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A monologue from the play by Walter Wykes
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Hey! Don’t touch that! That’s my orange! MINE!!!
[EUGENE wrenches his orange away from the VAGRANT.]
Sorry. I’m sorry. I … I don’t mean to be stingy. I’m sure you’re very hungry, but I can’t allow you to eat this orange.
It’s just that … well, it’s … it’s the key to everything! I know that doesn’t seem to make much sense. I don’t understand it quite yet myself.
But one has to have faith, you know, that … well, that everything will come clear in the end. [Pause.] It … it must be nice to be a halfwit.
A vagrant, I mean. A wanderer. You don’t have to contemplate. If you’re hungry, you eat. Everything’s basic. Primitive.
Nothing to confuse the issue. No one to push you around … tell you what to do. Maybe … maybe I should join you!
[EUGENE chuckles. No response from the VAGRANT.]
Hey … maybe … maybe I should! They’d never find me then! And if they did … well, they wouldn’t recognize me!
I’ll bet people don’t even give you a second look, do they?! They probably cross the street when they see you coming!
That’s it! That’s the answer! I’ll be an outcast! What do you think? [The VAGRANT snorts.] What’s so funny? I could be an outcast!
I … I admit I don’t have much experience, but I’ve always thought of myself as living on the fringes, you know. I’m an outlaw at heart!
Once, when I was five or six … don’t tell anyone, but … I once stole a whole handful of comic books from a retarded boy that lived down the street!
Lifted them right under his nose! [A beat.] All right, I … I took them back the next day, but it’s the thought that counts!
[A beat.] You’re not impressed. [A beat.] I guess maybe a … a true outcast only takes what he needs to survive. Is that it?
You probably have your own code of conduct. Like the samurai. But I … I could learn! You could teach me!
[The VAGRANT snorts.] I think I’d make a respectable outcast! [Pause.] All right, what’s … what’s wrong with me?
Is it the shoes? You’re right–shoes might draw attention! Shoes are much too mainstream for me anyway! I’ve never really liked them!
They chafe your feet! Give you blisters! [EUGENE removes his shoes.] There! [The VAGRANT stares at EUGENE’s feet.]
I … I suppose I should get rid of the socks too? [He does.]
There! You see–I’m willing to make sacrifices. I don’t ask for special treatment.
I just want to be a regular outcast like everyone else. [The VAGRANT stares hard at EUGENE.] What?
[EUGENE begins to fidget.] What is it? The pants? Just tell me what to do. I’m willing to do whatever it takes. Only I …
I don’t have anything else to wear. This is all I’ve got. I admit, it’s a bit dressy for your average outcast, but … I … I could dirty it up a bit.
A few properly placed smudges, a rip here and there, and you won’t recognize it! [EUGENE attempts to rip his coat.]
This … ahh … this is … good … good fabric. Maybe if I try the seams. [He tries the seams–no luck.] Oh! Wait! I’ve got it!
We could trade! You want to trade?! You know, they say well dressed panhandlers are much more successful!
People are more likely to give you a few dollars if you’re wearing a coat and tie because they know you must really be in a bind!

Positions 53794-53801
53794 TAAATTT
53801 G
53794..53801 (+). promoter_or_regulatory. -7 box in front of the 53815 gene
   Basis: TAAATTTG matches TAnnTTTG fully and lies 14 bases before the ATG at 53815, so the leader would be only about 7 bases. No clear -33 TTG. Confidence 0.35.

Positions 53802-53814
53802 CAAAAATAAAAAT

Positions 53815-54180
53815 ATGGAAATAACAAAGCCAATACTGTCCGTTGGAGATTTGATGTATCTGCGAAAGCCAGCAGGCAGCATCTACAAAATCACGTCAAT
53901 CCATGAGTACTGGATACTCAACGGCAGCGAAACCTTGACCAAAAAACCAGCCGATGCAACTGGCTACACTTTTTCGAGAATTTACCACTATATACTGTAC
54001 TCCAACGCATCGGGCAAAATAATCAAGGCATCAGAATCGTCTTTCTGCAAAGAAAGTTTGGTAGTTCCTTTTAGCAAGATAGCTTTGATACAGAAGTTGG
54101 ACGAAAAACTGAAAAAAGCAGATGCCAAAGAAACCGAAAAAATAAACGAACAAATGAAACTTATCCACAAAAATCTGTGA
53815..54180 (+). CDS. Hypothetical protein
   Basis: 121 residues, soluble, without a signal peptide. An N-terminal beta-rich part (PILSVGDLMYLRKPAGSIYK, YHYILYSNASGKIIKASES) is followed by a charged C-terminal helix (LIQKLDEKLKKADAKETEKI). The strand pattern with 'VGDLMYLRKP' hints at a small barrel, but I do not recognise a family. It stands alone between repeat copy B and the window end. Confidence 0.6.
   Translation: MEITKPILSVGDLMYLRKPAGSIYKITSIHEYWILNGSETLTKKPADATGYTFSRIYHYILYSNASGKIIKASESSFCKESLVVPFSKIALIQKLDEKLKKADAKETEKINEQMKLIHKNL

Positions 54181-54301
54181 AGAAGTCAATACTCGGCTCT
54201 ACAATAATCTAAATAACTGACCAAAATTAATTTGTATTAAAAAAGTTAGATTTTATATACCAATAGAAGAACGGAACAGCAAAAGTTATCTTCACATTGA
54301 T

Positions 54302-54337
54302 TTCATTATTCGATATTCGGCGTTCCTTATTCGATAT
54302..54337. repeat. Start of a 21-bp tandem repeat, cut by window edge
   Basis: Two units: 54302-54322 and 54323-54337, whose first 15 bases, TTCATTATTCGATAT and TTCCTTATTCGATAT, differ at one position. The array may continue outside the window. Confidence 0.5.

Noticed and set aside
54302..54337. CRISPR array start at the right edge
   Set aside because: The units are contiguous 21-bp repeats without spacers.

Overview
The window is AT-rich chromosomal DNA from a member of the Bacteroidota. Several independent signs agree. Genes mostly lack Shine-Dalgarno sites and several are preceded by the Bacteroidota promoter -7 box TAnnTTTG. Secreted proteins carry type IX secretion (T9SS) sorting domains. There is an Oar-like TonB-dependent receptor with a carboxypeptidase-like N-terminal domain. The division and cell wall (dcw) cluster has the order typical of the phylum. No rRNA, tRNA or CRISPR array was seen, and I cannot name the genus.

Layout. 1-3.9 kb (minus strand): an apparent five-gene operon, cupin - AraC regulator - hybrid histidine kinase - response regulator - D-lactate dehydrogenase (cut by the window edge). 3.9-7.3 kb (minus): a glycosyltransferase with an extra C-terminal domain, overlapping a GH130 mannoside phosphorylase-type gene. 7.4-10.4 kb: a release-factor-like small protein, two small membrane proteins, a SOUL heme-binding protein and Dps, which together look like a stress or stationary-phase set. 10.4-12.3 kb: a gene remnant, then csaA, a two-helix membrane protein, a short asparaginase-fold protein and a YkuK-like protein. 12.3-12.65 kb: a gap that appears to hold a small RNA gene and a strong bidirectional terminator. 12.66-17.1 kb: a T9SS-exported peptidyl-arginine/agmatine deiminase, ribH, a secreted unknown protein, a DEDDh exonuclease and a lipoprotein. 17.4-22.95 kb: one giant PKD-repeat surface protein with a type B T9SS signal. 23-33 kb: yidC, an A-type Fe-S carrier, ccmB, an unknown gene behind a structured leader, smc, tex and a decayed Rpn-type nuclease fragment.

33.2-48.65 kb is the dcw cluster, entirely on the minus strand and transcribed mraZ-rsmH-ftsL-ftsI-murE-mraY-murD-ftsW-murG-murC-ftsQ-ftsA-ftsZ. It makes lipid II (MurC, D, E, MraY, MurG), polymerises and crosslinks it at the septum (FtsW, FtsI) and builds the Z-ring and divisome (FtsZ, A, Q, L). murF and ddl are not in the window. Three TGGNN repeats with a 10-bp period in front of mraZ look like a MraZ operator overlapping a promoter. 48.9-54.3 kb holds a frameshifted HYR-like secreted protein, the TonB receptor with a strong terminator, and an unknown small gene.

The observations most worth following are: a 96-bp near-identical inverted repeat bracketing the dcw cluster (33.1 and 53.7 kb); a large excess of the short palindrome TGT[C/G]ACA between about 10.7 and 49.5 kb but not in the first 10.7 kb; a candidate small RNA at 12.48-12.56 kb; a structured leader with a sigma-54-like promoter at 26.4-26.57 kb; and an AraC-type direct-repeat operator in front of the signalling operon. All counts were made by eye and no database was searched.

I … I know it doesn’t make much sense, but it’s a proven fact! [EUGENE begins to take off his clothes.] Just … just take off your clothes.
I’ll even throw in the shoes. And the socks, if you’d like. They’re a little smelly, but … [The VAGRANT takes EUGENE’s shoes. Sniffs them.]
Believe me, you won’t be sorry. Those are very expensive shoes! Some kind of fancy leather. My … my wife, Ibid, bought them for me …
[EUGENE pauses.] Ibid … [He stares at the pants in his hands for a long moment.] She … she has very good taste in … in clothes.
[Silence. Overcome with sadness, EUGENE sits on the bench. Finally, after a long moment, he offers the VAGRANT his pants.]
Here. Take them. [He does.] You want the coat too? Take it! And the tie! Take it all! I don’t need it anymore! There! I feel much better now! Free!
So this is what it’s like to be an outcast! [The VAGRANT snorts.] What? I … I still don’t qualify? But I’ve met all the requirements.
I mean, I’m sure there are some spiritual aspects that I’ll … I’ll have to grow into … certainly. I mean, I’m sure there are several levels of vagrancy and …
and I can’t expect to attain the highest levels right away. These things take time. I’m sure you’ve been at it for years,
and you want to protect your status by making newcomers serve a … a sort of apprenticeship so to speak.
And I’m willing to do that! I’m committed for the long term! But surely I qualify as at least a Level One outcast!
I mean, one has to have some kind assurance that one is moving in the right direction! After all, I’ve given up everything!
I’ve sworn off all material possessions! [The VAGRANT stares at EUGENE’S orange.] What? [EUGENE clutches the orange tightly.]
You don’t mean this? It’s not for material reasons that I’m attached to it! It’s what the orange represents! Why can’t I be an outcast with an orange?
Where is it written that an outcast can’t own a little piece of fruit?! [The VAGRANT holds up his hand–points to it.]
What? [The VAGRANT points to his hand.] Your hand.
[The VAGRANT nods–pantomimes opening a book.]
Reading. Hand-reading? Braille? Blind? [The VAGRANT shakes his head no.] Book. [The VAGRANT nods.] Hand. Book.
[A beat. Horrified.] The handbook! [The VAGRANT nods emphatically.] No! Oh, no! [The VAGRANT does a mad dance, clapping wildly.]
You’re lying! There is no handbook! I refuse to believe it! It’s a lie! A fabrication! You just want me to feel I’ve been left in the dark!
Well, I … I won’t have it! Do you hear?! I won’t have it! I refuse to cooperate! How do you like that?!
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